The fund manager had been considering a takeover bid for the toll road operator.
IFM Investors has ended discussions with Atlas Arteria (ALX) after previously indicating that it was considering a takeover of the toll road operator.
In June, IFM disclosed that it had acquired a 14.96 per cent stake in Atlas Arteria via its Global Infrastructure Fund (GIF) and requested access to certain limited company information in order to help it decide whether to proceed with a non-binding indicative takeover proposal.
While this request was rejected by Atlas Arteria, the company offered to arrange a meeting between its senior management and IFM GIF to discuss selected topics based on publicly available information.
In a statement released on Thursday, IFM confirmed that representatives from the IFM Global Infrastructure Fund (GIF) met with Atlas Arteria senior management on 17 June and 6 July, and another meeting was also held between the parties on 20 July.
“Following those meetings, IFM Investors confirms that IFM GIF is not presently in a position to meaningfully progress a proposal with ALX and has determined to cease discussions with ALX,” IFM said in a statement.
“However, it reserves the right to recommence discussions with ALX in the future.
Atlas Arteria earlier this week issued a statement to the ASX that said it was yet to receive any proposal from IFM in relation to a potential acquisition.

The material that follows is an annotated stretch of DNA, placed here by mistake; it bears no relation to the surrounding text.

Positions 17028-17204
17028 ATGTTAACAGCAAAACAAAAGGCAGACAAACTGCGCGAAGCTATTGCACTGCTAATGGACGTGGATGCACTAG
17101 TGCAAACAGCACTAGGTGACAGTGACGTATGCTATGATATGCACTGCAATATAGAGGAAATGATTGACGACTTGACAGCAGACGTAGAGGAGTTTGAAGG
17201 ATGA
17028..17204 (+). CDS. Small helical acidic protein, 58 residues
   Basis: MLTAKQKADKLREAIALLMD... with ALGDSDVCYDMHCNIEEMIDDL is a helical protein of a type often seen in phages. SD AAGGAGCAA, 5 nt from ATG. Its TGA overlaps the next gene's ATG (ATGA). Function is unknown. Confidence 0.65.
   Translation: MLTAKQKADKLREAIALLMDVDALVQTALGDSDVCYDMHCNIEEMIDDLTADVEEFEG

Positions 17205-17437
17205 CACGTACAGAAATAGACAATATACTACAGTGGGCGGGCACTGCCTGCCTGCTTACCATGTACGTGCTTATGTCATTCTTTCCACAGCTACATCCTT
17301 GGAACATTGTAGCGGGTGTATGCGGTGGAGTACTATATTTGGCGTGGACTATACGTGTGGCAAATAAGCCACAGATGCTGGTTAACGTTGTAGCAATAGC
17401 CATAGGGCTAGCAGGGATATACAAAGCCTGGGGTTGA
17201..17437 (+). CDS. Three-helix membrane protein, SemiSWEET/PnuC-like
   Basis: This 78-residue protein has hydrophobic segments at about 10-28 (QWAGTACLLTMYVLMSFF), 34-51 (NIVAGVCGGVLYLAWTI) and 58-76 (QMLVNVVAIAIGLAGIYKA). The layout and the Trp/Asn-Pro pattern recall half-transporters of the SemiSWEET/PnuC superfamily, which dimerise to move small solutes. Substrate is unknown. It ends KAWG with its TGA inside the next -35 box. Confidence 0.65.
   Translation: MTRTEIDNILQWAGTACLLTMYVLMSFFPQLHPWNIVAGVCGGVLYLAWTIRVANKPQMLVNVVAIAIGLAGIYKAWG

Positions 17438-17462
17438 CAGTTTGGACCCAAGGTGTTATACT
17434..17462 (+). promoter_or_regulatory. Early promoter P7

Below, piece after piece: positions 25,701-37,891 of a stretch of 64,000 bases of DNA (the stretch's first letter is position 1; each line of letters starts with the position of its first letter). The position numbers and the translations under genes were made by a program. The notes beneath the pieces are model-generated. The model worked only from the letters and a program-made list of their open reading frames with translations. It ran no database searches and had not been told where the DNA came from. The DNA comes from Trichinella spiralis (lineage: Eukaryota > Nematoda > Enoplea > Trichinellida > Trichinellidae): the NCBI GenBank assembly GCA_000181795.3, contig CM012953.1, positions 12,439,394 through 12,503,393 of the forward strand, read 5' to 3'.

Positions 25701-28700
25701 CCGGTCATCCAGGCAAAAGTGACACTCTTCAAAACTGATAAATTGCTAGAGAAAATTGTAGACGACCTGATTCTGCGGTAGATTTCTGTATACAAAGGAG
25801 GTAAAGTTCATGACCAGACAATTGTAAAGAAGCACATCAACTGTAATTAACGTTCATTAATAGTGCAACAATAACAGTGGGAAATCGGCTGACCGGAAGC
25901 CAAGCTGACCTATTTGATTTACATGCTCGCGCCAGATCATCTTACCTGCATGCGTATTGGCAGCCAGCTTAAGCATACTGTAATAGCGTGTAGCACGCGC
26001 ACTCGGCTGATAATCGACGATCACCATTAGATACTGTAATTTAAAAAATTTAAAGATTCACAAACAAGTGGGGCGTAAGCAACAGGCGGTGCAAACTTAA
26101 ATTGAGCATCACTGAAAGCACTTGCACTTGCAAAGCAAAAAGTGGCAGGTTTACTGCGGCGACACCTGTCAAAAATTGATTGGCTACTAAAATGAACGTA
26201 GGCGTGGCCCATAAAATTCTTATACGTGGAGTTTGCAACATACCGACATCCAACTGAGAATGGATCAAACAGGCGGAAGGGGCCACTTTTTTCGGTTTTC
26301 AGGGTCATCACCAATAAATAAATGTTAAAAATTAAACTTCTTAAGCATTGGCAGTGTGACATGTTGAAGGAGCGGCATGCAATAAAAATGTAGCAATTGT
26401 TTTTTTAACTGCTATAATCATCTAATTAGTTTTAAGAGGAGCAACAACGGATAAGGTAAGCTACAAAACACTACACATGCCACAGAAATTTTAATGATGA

“ALX believes it has addressed IFM’s information requests, other than where doing so would require disclosure of material ALX confidential information,” it said on Monday.
Atlas Arteria’s share price fell by more than 6 per cent following the announcement on Thursday.
The company’s primary asset is a 31.14 per cent interest in the second largest toll road network in France, the 2,318 km-long APRR.
When announcing IFM’s 14.96 per cent stake in Atlas Arteria last month, the fund manager’s global head of infrastructure, Kyle Mangini, said IFM had been attracted to Atlas Arteria’s “high-quality assets” across France, Germany and the US.
“We see this as a great investment and one where returns that are generated can help boost the retirement savings of millions of superannuation and pension fund members, such as nurses, teachers, construction workers and hospitality staff,” he said at the time.
Jon Bragg is a journalist for Momentum Media's Investor Daily, nestegg and ifa. He enjoys writing about a wide variety of financial topics and issues and exploring the many implications they have on all aspects of life.
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